On May 15, 1988, the University of North Texas celebrated its transition from North Texas State University to its current name.  This would mark the seventh title for the institution since it began 125 years ago as the Texas Normal College and Teacher’s Training Institute. The event was celebrated with a small parade, releasing green balloons advertising the name change, the burial of a time capsule, and the unveiling of both a new university seal and a new sign bearing the name of the University of North Texas.

While University Day 1988 was a festive event, it was intended “to be a joyous, but not frivolous, occasion,” as achieving the new name was much more difficult than anticipated.  After having changed names several times throughout its history, in 1961 the institution first attempted to legally change its name from North Texas State College to the University of North Texas; however, while the bill, introduced by State Representative Joe Ratcliff, easily passed the Texas House, it met opposition in the Senate from Senator Charles Herring of Austin. Senator Herring feared the bill would harm the University of Texas and “said it was ridiculous to think there could be two universities ‘in a little town the size of Denton.’”  He called North Texas State College’s attempt to become the University of North Texas a “fraud on the public,” and insisted that the institution “is nothing but a teachers college and that’s what it’s going to be for years to come.” Representative Ratcliff compromised, rather than let the bill die in the Senate, and the name was changed to North Texas State University.

A second attempt to change the name to the University of North Texas was made during the 1969-1971 legislative session, however this move was once again challenged by the University of Texas at Austin, and their opposition prevented introduction of this into legislation at that time. Not willing to completely give up on the name change, university officials began discussing the potential change to the University of North Texas once again in the fall of 1986. This bid ultimately met with success, but not before nearly dying twice on the legislative floor. Neither near-failure had anything at all to do with the merits of the bill itself, but both were purely due to political games. The first near casualty came from Representative Wilhelmina Delco of Austin, who delayed passing the bill through the Higher Education Committee in favor of her own bill. The bill finally passed out of the House committee only three days before the end of the legislative session. The second challenge for the bill came from Representative Jim Rudd of Brownfield, who, in retaliation for an unrelated slight, placed objection to five of Senator Glasgow’s bills, including that of North Texas State University’s name change. Some quick work from members of the Calendars Committee got the bill moved to a higher priority, and the House approved the change from North Texas State University to the University of North Texas. Govenor Bill Clements signed the bill without any further drama, officially changing the school’s name to the University of North Texas, effective May 15, 1988.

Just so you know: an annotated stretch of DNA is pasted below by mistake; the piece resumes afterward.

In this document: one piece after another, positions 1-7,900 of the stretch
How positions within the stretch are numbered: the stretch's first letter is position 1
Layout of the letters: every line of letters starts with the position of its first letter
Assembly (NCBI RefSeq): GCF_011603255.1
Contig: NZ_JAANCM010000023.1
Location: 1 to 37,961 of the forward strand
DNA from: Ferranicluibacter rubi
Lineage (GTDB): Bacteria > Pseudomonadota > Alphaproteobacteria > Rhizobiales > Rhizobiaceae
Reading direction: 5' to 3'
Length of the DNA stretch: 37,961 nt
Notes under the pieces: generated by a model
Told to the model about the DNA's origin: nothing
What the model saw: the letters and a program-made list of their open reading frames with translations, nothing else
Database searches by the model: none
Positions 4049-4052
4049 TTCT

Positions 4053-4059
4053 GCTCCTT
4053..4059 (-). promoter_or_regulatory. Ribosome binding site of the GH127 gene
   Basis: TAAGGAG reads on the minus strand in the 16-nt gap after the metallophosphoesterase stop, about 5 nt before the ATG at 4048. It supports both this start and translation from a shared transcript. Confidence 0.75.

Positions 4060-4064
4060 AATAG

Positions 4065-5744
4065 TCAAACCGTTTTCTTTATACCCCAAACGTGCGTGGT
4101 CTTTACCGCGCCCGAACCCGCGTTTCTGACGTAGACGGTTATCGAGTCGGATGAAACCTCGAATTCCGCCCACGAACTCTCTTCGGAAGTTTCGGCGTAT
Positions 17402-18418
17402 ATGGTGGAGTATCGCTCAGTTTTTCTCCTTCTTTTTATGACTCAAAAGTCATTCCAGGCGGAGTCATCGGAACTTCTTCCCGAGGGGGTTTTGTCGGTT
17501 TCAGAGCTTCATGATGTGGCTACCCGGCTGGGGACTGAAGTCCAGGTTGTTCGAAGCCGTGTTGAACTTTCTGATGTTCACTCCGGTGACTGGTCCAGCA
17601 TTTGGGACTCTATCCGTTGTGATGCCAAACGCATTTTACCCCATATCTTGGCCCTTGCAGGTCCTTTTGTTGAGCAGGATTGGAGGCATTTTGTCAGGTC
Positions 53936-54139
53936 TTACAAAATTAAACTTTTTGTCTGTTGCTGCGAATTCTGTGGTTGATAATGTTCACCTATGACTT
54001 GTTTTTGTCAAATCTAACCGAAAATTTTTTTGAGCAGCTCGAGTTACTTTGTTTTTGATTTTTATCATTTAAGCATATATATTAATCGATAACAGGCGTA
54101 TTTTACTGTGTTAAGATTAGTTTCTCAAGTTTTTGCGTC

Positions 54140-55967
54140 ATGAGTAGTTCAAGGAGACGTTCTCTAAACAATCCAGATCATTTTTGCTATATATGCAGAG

Success at last! The University of North Texas had come a long way from its roots as a teacher’s college in the upstairs rooms above a hardware store on the downtown square. In the years since they first tried to rename North Texas State College, the school had increased its areas of recognized excellence from education and music to also include, among many other subjects, business, journalism, public administration, library and information sciences, chemistry, and computer sciences. According to then Chancellor Alfred F. Hurley, “You might say a theme in the history of the institution is our aspiration to that name.”

– by Jessica Phillips, Preservation Librarian

Leave a Reply

Your email address will not be published. Required fields are marked *